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Making Friends With a Reptile

June 1, 2021

Have you ever wondered if reptiles have emotions? It’s probably safe to say that they aren’t as sentimental or affectionate as dogs and cats, but some reptiles do seem to get quite attached to their humans. Bonding with reptiles takes time and patience, but it’s not impossible. In this article, a vet discusses taming reptiles. 


Age will have a lot to do with how comfortable your pet is being handled. You’ll have more luck taming a baby animal than you will an older one that’s rarely been handled. However, some baby reptiles need an experienced handler. Do plenty of research.

Body Language 

Pay attention to your pet’s body language. If your reptile is hissing, withdrawing, or acting as though it’s going to strike, just leave him be. 


Some lizards are quite affectionate. However, some of these tiny dinosaurs only feel comfortable being handled or petted by their owners. It may take your tiny dinosaur time to warm up to you.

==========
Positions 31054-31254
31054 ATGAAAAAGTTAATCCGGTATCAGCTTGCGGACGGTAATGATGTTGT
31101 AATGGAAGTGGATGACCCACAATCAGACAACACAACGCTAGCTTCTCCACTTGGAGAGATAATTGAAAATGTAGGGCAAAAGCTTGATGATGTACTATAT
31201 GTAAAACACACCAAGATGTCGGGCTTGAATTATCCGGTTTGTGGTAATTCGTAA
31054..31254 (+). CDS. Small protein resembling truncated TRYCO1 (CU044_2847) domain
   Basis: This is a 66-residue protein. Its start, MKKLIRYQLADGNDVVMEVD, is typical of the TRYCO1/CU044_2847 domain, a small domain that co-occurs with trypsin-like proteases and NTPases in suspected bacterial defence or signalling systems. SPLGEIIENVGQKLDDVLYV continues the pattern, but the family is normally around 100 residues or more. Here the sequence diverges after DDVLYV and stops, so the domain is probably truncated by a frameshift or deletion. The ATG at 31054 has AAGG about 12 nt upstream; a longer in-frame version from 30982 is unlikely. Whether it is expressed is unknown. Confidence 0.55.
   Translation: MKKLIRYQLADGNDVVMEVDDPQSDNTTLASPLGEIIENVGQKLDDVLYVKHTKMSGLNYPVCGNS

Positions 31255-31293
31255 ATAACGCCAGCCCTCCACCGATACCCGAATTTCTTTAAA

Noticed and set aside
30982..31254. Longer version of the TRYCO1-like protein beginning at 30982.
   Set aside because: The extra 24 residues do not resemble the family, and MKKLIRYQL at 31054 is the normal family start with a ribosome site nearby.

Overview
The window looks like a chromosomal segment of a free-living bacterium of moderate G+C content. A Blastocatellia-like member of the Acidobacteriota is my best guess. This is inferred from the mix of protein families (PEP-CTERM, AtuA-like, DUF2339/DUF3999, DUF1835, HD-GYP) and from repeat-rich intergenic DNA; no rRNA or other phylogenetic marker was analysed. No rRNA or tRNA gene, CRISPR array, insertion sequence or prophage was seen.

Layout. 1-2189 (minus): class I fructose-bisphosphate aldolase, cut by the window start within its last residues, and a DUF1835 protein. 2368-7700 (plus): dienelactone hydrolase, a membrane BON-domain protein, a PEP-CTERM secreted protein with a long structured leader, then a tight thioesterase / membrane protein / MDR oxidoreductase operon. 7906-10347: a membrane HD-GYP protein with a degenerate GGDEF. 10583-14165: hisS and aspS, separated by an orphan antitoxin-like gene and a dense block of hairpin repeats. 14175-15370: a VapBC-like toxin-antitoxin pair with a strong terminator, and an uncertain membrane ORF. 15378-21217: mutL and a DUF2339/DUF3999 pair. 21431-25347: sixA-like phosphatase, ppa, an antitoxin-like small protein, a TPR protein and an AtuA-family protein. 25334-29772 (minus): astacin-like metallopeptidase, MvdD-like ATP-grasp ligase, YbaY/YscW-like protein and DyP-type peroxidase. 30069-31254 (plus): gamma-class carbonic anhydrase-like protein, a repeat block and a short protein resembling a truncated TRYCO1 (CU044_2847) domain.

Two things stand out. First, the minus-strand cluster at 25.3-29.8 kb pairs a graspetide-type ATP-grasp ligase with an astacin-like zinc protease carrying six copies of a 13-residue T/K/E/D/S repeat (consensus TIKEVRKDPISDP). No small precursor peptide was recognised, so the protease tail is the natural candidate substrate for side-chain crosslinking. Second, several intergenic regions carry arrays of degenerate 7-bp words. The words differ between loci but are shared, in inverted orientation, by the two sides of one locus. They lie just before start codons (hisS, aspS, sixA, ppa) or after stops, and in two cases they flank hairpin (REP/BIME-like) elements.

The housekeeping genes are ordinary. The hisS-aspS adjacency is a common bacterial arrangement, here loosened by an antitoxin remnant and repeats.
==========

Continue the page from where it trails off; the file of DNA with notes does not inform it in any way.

Offering food and treats is a great way to win a pet’s trust. However, many reptiles don’t eat every day. You may also be less than thrilled about trying to hold a live bug out. Let your pet get used to your smell and the sound of your voice. Talk to them when you feed them. They’ll realize on their own that you’re providing dinner.


Many reptile like being bathed. With some, such as iguanas, this is actually a must. Bathtime is a good chance for you to hang out with your scaled buddy. 

Settling In

Don’t try to handle your pet immediately. Give them time to adjust to their new home and surroundings. You can talk to the little guy, and perhaps hold your hand out for them to investigate. (This is not recommended with larger reptiles that may bite.)

Picking Up

Many reptiles should be handled regularly, to keep them tame and docile. Be sure to pick your pet up properly! Never pick your reptile up by the tail, or when he is eating or sleeping. You may find that the little guy likes hanging out on your arm or shoulder as you are reading or watching TV. That’s the reptile equivalent of a purr or tail wag.

Do you have questions about reptile care? Contact us, your local veterinary clinic, today. We are dedicated to offering great care!